Abstract: In many marketplaces that facilitate trade with the objective of maximizing consumer surplus, prices are set by revenue-maximizing sellers but platforms can influence prices through (i) price-dependent promotion policies that can increase demand for a product by featuring it in a prominent position in the webpage and (ii) the information revealed to sellers about the value of being promoted. Identifying effective joint information design and promotion policies is a challenging dynamic problem as sellers can sequentially learn the promotion value from sales observations and update prices accordingly. We introduce the notion of confounding promotion policies, which are designed to prevent a Bayesian seller from learning the promotion value (at the expense of the short-run loss of diverting consumers from the best product offering). Leveraging these policies, we characterize the maximum long-run average consumer surplus that is achievable through joint information design and promotion policies when the seller sets prices myopically. We then establish a Bayesian Nash equilibrium by showing that the seller's best response to the platform's optimal policy is to price myopically at every history. The equilibrium we identify is platform-optimal within the class of horizon-maximin equilibria, in which strategies are not predicated on precise knowledge of the horizon length, and are designed to maximize payoff over the worst-case horizon. Our analysis allows one to identify effective platform policies in a broad range of demand models.
    Date: 2020
  15. By: Xinyang Wang
    Abstract: If agents cooperate only within small groups of some bounded sizes, is there a way to partition the population into small groups such that no collection of agents can do better by forming a new group? This paper revisited f-core in a transferable utility setting. By providing a new formulation to the problem, we built up a link between f-core and the transportation theory. Such a link helps us to establish an exact existence result, and a characterization result of f-core for a general class of agents, as well as some improvements in computing the f-core in the finite type case.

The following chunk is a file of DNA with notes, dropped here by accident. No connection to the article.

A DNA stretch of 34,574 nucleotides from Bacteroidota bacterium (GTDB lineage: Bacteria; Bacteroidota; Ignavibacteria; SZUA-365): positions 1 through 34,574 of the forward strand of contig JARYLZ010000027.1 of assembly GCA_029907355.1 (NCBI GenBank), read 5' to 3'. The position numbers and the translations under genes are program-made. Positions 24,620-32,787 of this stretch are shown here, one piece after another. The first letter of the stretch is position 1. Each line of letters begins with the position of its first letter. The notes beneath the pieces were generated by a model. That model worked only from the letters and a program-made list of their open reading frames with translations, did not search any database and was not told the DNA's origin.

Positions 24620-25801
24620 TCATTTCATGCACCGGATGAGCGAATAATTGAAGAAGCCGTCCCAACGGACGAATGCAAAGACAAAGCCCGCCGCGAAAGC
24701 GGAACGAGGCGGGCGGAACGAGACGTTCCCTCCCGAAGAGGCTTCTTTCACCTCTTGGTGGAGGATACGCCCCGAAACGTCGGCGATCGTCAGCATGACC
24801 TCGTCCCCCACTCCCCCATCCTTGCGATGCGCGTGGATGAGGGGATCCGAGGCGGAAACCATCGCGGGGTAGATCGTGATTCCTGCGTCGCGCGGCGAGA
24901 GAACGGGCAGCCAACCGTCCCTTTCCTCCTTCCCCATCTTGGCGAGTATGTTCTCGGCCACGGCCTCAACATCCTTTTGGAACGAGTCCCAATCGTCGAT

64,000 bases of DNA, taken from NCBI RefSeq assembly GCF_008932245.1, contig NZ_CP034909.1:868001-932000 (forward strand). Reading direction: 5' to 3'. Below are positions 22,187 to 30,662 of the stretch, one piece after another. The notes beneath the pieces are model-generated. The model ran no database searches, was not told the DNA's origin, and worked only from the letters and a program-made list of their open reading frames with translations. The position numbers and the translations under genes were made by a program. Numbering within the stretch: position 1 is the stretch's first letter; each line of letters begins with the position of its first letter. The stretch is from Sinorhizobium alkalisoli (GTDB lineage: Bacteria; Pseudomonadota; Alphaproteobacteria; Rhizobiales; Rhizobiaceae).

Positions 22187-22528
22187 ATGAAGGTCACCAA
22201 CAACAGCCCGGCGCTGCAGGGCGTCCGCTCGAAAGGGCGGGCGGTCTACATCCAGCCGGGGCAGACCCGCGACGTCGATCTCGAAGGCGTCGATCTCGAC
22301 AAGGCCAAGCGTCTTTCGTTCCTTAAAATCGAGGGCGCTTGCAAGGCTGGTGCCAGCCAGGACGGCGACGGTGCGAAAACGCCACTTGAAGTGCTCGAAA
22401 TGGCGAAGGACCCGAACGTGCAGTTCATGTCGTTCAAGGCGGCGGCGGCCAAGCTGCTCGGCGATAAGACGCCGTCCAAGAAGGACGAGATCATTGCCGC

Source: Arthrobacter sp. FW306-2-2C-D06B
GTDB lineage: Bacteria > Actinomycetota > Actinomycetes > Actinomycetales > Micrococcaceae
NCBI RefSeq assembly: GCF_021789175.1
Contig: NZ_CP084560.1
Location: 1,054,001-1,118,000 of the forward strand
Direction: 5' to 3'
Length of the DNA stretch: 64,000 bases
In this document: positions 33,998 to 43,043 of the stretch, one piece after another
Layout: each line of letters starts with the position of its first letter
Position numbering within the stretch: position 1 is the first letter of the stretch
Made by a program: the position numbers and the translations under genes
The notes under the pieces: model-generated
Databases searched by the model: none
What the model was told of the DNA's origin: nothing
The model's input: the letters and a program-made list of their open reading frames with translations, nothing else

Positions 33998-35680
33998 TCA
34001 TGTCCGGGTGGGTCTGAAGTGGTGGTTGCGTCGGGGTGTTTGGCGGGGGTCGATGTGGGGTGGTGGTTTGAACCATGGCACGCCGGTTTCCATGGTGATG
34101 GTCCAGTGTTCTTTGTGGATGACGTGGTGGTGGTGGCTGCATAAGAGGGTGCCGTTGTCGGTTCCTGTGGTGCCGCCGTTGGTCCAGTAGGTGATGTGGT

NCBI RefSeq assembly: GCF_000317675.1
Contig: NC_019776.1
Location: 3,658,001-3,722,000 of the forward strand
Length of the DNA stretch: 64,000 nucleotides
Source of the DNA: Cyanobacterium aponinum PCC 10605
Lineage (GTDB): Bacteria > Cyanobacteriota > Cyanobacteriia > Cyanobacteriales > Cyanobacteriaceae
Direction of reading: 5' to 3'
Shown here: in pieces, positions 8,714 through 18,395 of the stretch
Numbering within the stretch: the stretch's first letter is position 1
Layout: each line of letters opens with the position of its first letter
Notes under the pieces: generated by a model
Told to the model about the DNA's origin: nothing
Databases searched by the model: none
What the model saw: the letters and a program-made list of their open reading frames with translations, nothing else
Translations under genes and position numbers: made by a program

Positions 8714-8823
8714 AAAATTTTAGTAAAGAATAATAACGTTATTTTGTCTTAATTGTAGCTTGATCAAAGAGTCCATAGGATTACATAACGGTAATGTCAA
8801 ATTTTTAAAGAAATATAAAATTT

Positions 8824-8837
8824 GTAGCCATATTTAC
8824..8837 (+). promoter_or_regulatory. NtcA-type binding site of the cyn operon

Date: 2020–05
  16. By: Francisco Salas-Molina; Juan Antonio Rodr\'iguez Aguilar; Filippo Bistaffa
    Abstract: The concept of shared value was introduced by Porter and Kramer as a new conception of capitalism. Shared value describes the strategy of organizations that simultaneously enhance their competitiveness and the social conditions of related stakeholders such as employees, suppliers and the natural environment. The idea has generated strong interest, but also some controversy due to a lack of a precise definition, measurement techniques and difficulties to connect theory to practice. We overcome these drawbacks by proposing an economic framework based on three key aspects: coalition formation, sustainability and consistency, meaning that conclusions can be tested by means of logical deductions and empirical applications. The presence of multiple agents to create shared value and the optimization of both social and economic criteria in decision making represent the core of our quantitative definition of shared value. We also show how economic models can be characterized as shared value models by means of logical deductions. Summarizing, our proposal builds on the foundations of shared value to improve its understanding and to facilitate the suggestion of economic hypotheses, hence accommodating the concept of shared value within modern economic theory.
    Date: 2020–05